Brouwer has been looking into emerging industries like natural-fibre polymer composites. A growing worldwide interest in creating a more sustainable kind of composite—something that can be used in construction to replace things like fiberglass panels—is leading the way.
Brouwer is also excited about the possibility of biofuels—like turning hemlock fibre into ethanol. But the science is still in its infancy and he doesn’t know of any research being done on forests particular to the northwest.
“We need a Centre of Excellence to take a look at these things,” he says.
What the new port will mean for communities along the Highway 16 corridor depends largely on who takes what initiative, says Graham Kedgely, executive director of the Northwest Corridor Development Corporation.
His job has been to push the port idea for the last 10 years, so he’s had a lot of time to think about creative ideas. Take, for example, malting barley from the Peace River country. It’s some of the best in the world, he says, and right now it’s being shipped to distillers in Europe and Japan. With the beautiful water in the north, Kedgely says making whiskey is a real possibility.
Or leather products. Northern BC has its fair share of cattle, but no tannery. What about the aluminum ingots produced at Alcan in Kitimat? Why doesn’t someone produce something out of these—like pots and pans for example, he says.

Northern advantages
But part of the challenge of getting northerners involved in this transportation boon relates to one of the reasons Prince Rupert is considered an attractive place for a port in the first place.
The population in the area only adds up to not much more than 100,000 people, says Katherine Scouten, director of economic development for Initiatives Prince George.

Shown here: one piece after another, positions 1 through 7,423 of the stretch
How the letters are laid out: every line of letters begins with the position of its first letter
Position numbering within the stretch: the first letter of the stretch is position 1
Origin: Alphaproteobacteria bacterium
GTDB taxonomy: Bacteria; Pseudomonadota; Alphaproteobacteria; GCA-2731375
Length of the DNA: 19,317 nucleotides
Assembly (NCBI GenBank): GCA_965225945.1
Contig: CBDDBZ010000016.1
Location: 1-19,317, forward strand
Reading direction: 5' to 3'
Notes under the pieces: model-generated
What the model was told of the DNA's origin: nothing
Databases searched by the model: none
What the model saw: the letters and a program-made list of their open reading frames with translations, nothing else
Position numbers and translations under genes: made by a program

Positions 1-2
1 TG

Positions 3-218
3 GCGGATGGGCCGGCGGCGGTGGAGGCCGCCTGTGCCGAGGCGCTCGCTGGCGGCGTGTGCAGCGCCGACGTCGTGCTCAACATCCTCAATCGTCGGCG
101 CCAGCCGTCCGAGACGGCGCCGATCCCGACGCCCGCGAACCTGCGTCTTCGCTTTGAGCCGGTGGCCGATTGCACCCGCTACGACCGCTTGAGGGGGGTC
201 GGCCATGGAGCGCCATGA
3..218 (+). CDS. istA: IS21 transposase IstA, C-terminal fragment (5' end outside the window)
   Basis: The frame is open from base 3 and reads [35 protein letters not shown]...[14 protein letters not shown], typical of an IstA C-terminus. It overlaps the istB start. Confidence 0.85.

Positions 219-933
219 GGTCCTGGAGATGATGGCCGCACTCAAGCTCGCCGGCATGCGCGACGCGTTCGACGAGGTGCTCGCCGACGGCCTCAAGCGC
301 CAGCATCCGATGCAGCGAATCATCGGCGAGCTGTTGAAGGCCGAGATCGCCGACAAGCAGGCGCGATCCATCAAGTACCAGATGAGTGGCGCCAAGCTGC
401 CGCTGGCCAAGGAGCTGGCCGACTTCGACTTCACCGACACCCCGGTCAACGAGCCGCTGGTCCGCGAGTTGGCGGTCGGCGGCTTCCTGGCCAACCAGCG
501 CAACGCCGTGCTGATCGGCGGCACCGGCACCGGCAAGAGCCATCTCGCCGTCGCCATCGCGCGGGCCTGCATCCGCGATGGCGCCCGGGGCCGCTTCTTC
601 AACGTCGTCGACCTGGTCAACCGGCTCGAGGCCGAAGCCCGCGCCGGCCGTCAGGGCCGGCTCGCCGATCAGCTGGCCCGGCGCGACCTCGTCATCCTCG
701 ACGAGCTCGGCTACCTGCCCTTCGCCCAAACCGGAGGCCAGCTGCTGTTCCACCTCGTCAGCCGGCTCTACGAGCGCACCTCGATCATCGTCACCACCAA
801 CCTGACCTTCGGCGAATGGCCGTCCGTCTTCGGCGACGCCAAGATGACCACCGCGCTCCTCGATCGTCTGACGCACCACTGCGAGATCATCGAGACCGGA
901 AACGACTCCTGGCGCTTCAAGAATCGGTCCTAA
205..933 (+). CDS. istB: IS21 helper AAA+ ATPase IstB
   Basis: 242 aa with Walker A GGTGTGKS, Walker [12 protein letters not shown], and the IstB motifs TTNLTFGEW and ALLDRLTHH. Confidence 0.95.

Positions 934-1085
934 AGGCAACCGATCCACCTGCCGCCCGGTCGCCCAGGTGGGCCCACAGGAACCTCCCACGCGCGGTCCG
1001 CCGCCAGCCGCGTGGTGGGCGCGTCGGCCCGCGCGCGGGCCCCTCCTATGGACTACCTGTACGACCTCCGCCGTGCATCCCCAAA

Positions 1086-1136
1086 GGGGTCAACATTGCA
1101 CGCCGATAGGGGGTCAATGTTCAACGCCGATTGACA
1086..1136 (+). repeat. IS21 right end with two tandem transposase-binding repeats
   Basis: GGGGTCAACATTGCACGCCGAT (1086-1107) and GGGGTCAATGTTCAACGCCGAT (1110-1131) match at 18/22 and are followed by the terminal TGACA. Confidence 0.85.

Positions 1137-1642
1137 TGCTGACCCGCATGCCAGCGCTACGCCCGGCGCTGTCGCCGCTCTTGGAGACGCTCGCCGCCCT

Conventional wisdom in the container port world is to locate these large transportation links in urban centres where a ready market awaits the consumer products coming off the ships. But part of Prince Rupert’s competitive advantage is a lack of congestion; meaning containers and all the goodies they hold will make their way inland faster.
“It’s unique that so few people are driving this magnitude of an opportunity,” she says of changes along the Highway 16 corridor.
Every community has its own advantages, she says, but they tend to want to do it on their own. Her philosophy is that communities should be aggressive about developing their ambitions. “Then bring those to the party and make the pie bigger for everyone,” she says.
The region has many shared advantages. Land is cheaper for industry, and that’s an advantage in attracting the labour market too. “It’s a cheaper place to live than Vancouver,” she says. Businesses are also attracted to BC’s cheap and plentiful hydro power.
Increasing the culture of innovation and entrepreneurship in the North over the next few years is essential, she says. Piggybacking with other opportunities is also key. She says the BC-Canada Pavilion in Beijing during the 2008 Olympics will be there to help businesses connect. And the province recently announced an $11 million expansion of the Prince George Airport’s runway, adding new air cargo potential into the mix.